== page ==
15. 15.
    Asazuma T, Toyama Y, Maruiwa H, et al. Surgical strategy for cervical dumbbell tumors based on a three-dimensional classification. Spine. 2004;29:E10–4.CrossRefPubMedGoogle Scholar
  16. 16.
    Klekamp J, Samii M. Surgical results for spinal meningiomas. Surg Neurol. 1999;52:552–62.CrossRefPubMedGoogle Scholar
  17. 17.
    Levy WJ Jr, Bay J, Dohn D. Spinal cord meningioma. J Neurosurg. 1982;57:804–12.CrossRefPubMedGoogle Scholar
  18. 18.
    Schick U, Marquardt G, Lorenz R. Recurrence of benign spinal neoplasms. Neurosurg Rev. 2001;24:20–5.CrossRefPubMedGoogle Scholar
  19. 19.
    Mirimanoff R, Dosretz D, Lingood R, et al. Meningioma: analysis of recurrence and progression following neurosurgical resection. J Neurosurg. 1985;62:18–24.CrossRefPubMedGoogle Scholar
  20. 20.
    Dodd RL, Ryu MR, Kamnerdsupaphon P, et al. CyberKnife radiosurgery for benign intradural extramedullary spinal tumors. Neurosurgery. 2006;58(4):674–85.CrossRefPubMedGoogle Scholar
  21. 21.
    Gerszten PC, Chen S, Quader M, et al. Radiosurgery for benign tumors of the spine using the Synergy S with cone-beam computed tomography image guidance. J Neurosurg. 2012;117(Suppl):197–202.PubMedGoogle Scholar
  22. 22.
    Gerszten PC, Quader M, Novotny J Jr, et al. Radiosurgery for benign tumors of the spine: clinical experience and current trends. Technol Cancer Res Treat. 2012;11(2):133–9.CrossRefPubMedGoogle Scholar
  23. 23.
    Gerszten PC, Burton SA, Ozhasoglu C, et al. Radiosurgery for benign intradural spinal tumors. Neurosurgery. 2008;62(4):887–95.CrossRefPubMedGoogle Scholar
  24. 24.
    Nabors LB, Portnow J, Ammirati M, et al. Central nervous system cancers, version 1.2015. J Natl Compr Cancer Netw. 2016;13(10):1191–202.CrossRefGoogle Scholar
  25. 25.
    Gibbs I, Chang S, Dodd R, et al. Radiosurgery for benign extramedullary tumors of the spine. In: Gerszten P, Ryu S, editors. Spine radiosurgery. New York: Thieme; 2015.Google Scholar
  26. 26.
    Gerszten P. The role of minimally invasive techniques in the management of spine tumors: percutaneous bone cement augmentation, radiosurgery, and microendoscopic approaches. Orthop Clin North Am. 2007;38:441–50.CrossRefPubMedGoogle Scholar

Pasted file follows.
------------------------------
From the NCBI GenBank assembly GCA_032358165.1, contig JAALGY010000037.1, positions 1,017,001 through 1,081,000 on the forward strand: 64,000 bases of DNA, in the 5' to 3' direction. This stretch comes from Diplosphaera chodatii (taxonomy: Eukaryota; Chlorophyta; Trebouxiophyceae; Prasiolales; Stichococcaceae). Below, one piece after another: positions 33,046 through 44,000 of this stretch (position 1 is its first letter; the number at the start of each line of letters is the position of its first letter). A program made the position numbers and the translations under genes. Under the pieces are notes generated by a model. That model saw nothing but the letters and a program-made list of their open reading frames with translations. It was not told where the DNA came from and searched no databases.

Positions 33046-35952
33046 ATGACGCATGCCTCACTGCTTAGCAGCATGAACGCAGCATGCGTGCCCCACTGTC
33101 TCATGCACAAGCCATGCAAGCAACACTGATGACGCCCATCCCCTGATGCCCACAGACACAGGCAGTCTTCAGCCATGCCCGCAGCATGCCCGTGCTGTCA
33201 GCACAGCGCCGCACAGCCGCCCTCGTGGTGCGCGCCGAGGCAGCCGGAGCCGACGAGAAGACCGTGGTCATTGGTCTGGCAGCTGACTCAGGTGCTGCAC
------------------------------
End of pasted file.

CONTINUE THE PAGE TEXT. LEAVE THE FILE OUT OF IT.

27. 27.
    De Salles AA, Pedroso AG, Medin P, et al. Spinal lesions treated with Novalis shaped beam intensity-modulated radiosurgery and stereotactic radiotherapy. J Neurosurg. 2004;101(Suppl 3):435–40.PubMedGoogle Scholar
  28. 28.
    Benzil DL, Saboori M, Mogilner AY, et al. Safety and efficacy of stereotactic radiosurgery for tumors of the spine. J Neurosurg. 2004;101(Suppl 3):413–8.PubMedGoogle Scholar
  29. 29.
    Sahgal A, Chou D, Ames C, et al. Image-guided robotic stereotactic body radiotherapy for benign spinal tumors: The University of California San Francisco preliminary experience. Technol Cancer Res Treat. 2007;6:595–604.CrossRefPubMedGoogle Scholar
  30. 30.
    Sachdev S, Dodd RL, Chang SD, et al. Stereotactic radiosurgery yields long-term control for benign intradural, extramedullary spinal tumors. Neurosurgery. 2011;69(3):533–9.CrossRefPubMedGoogle Scholar
  31. 31.
    Yamada Y, Lovelock DM, Bilsky MH. A review of image-guided intensity-modulated radiotherapy for spinal tumors. Neurosurgery. 2007;61(2):226–35.CrossRefPubMedGoogle Scholar
  32. 32.
    Gerszten P, Bilsky MH. Spine radiosurgery. Contemp Neurosurg. 2006;28:1–8.CrossRefGoogle Scholar
  33. 33.
    Gibbs IC, Patil C, Gerszten PC, et al. Delayed radiation-induced myelopathy after spinal radiosurgery. Neurosurgery. 2009;64(2 Suppl):A67–72.CrossRefPubMedGoogle Scholar
  34. 34.
    Rampling R, Symonds P. Radiation myelopathy. Curr Opin Neruol. 1998;11:627–32.CrossRefGoogle Scholar
  35. 35.
    Isaacson S. Radiation therapy and the management of intramedullary spinal cord tumors. J Neurooncol. 2000;47:231–8.CrossRefPubMedGoogle Scholar

Copyright information

© Springer International Publishing AG, part of Springer Nature 2018

Authors and Affiliations

  • Nima Alan
    • 1
  • John C. Flickinger
    • 2
  • Peter Carlos Gerszten
    • 1
    • 3
  1. 1.Department of Neurological SurgeryUniversity of Pittsburgh Medical CenterPittsburghUSA
  2. 2.Department of Radiation Oncology, UPMC Presbyterian-Shadyside HospitalUniversity of Pittsburgh School of MedicinePittsburghUSA
  3. 3.Department of Radiation OncologyUniversity of Pittsburgh Medical CenterPittsburghUSA

Personalised recommendations